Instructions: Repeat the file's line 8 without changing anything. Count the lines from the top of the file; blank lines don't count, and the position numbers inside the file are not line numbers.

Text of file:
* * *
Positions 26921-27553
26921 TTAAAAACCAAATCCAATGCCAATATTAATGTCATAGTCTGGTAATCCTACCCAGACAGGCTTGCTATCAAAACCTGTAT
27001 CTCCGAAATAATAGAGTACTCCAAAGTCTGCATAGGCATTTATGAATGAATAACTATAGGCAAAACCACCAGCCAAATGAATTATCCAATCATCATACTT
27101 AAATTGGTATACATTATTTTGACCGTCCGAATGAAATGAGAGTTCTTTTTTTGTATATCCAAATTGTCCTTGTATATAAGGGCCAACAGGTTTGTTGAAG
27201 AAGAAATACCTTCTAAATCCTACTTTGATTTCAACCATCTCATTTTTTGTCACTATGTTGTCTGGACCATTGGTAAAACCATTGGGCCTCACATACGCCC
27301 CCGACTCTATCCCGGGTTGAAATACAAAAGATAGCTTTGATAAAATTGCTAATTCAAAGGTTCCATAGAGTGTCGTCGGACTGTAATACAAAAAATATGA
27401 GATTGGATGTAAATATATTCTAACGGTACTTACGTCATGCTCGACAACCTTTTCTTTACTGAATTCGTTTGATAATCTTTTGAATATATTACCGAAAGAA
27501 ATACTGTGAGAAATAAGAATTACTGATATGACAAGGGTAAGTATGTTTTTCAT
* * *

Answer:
27501 ATACTGTGAGAAATAAGAATTACTGATATGACAAGGGTAAGTATGTTTTTCAT